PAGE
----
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Decommissioned US landfill to be transformed into methane-fuelled power station

California canyon to become showcase bioenergy facility using methane to power local homes and clean up air

Methane gas produced from the old landfill site will help power up to 2000 homes
Methane gas produced from the old landfill site will help power up to 2000 homes

A decommissioned landfill is being turned into a methane-fuelled power station as part of a major renewable energy project in the US. The Santiago Canyon landfill in Orange Country, California, which closed in the late 1980s, is being transformed into a power station that will run on methane gas to clean up polluted air and provide power to local homes.

Firm Flex OC Renewables, a subsidiary of Californian company FlexEnergy Inc, will build the power station. It will run on methane produced by decomposing waste in the landfill.

The power station is being built as part of the Santiago Canyon project, which aims to turn the landfill into a source of renewable energy that will provide methane-based power to homes in the area.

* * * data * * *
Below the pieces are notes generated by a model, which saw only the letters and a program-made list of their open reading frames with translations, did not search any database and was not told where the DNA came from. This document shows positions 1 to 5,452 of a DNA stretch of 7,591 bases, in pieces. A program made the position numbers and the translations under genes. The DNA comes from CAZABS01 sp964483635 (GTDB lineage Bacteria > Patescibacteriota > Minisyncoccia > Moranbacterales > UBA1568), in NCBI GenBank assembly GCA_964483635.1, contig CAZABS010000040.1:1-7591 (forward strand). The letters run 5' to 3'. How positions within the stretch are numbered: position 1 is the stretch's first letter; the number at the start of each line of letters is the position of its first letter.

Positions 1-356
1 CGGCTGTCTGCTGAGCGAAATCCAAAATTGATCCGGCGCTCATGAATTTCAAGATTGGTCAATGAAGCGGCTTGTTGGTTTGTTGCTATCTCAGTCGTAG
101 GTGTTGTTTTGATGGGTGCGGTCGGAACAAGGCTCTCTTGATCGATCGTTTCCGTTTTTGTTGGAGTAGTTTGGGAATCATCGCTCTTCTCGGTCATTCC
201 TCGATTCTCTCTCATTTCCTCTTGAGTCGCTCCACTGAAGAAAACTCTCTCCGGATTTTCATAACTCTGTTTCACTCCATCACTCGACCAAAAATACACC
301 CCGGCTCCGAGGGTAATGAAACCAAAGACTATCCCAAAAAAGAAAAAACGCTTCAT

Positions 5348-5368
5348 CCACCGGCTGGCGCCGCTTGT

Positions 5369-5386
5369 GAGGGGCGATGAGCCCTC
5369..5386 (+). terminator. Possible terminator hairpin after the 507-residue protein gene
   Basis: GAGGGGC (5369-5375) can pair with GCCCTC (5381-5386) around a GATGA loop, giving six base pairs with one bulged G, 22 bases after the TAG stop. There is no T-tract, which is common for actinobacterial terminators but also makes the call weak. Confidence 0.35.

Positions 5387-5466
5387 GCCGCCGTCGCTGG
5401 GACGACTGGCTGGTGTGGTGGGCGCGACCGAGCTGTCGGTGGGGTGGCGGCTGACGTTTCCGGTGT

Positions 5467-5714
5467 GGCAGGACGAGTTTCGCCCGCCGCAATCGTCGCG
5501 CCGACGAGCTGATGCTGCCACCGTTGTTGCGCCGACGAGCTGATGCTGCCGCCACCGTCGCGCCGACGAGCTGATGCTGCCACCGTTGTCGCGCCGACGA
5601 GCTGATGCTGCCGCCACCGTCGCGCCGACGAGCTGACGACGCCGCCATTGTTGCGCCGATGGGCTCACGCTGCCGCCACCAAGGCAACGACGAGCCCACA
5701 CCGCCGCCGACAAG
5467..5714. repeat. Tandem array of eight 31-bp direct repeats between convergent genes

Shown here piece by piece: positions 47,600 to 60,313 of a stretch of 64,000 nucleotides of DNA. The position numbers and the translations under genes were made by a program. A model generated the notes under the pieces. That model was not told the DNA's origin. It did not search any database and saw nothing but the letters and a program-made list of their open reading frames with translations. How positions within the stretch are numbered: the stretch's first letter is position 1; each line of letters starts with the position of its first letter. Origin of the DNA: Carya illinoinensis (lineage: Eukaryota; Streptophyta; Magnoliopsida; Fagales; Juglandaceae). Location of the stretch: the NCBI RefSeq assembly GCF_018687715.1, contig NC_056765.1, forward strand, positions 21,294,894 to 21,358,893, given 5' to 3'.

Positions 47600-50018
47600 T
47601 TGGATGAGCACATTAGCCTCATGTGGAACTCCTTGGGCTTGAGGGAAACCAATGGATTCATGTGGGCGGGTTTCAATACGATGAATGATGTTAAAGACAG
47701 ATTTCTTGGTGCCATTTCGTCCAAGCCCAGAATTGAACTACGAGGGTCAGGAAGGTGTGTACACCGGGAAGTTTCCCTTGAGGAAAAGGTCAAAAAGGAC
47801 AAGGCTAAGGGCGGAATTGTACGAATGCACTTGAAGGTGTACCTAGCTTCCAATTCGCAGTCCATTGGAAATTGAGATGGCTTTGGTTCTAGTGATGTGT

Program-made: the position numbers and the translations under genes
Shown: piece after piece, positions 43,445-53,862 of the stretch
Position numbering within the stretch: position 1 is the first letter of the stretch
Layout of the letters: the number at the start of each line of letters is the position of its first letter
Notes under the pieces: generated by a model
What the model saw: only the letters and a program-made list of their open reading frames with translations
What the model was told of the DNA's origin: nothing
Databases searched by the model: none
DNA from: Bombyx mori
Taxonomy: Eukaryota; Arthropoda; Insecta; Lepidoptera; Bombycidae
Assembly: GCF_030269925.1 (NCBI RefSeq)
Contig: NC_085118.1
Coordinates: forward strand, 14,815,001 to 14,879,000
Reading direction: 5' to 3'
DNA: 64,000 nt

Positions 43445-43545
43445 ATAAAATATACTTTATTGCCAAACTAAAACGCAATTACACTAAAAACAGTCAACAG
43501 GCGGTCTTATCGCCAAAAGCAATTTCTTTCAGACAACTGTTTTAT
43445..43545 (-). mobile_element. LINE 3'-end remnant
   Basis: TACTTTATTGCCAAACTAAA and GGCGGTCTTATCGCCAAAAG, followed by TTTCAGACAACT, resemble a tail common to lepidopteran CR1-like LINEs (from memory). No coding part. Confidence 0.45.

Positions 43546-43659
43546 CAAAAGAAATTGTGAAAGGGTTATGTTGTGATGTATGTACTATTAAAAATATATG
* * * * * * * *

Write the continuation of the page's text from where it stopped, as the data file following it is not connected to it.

Once completed, later this year, it will supply an estimated 1.5MW of power to the local area, enough to power 1,500 to 2,000 homes.

The project will also progress Orange County’s adaptation to new air quality standards for waste gas emissions, which will take effect in 2013.

Since the landfill closed in 1988, waste has burned off the methane released by its decomposition, releasing the pollutant into the atmosphere. Flex OC Renewables will use its turbine technology to destroy the methane and produce energy.

The company says its Flex Powerstation FP250 turbines will transform the gas from an air pollutant into a source of clean energy. They will operate at a temperature that will prevent the creation of harmful elements such as nitrous oxide, carbon monoxide and volatile organic compounds (VOCs).

Joseph Perry, FlexEnergy CEO, said: “By installing the Flex Powerstation FP250 power generation system, we will be able to beneficially reuse landfill gas to generate a source of revenue and renewable energy.”

“We expect Santiago Canyon to become a showcase facility that will enable Orange County to continue its leadership in clean technology, create jobs, improve our environment and reduce our dependence on foreign oil,” he added.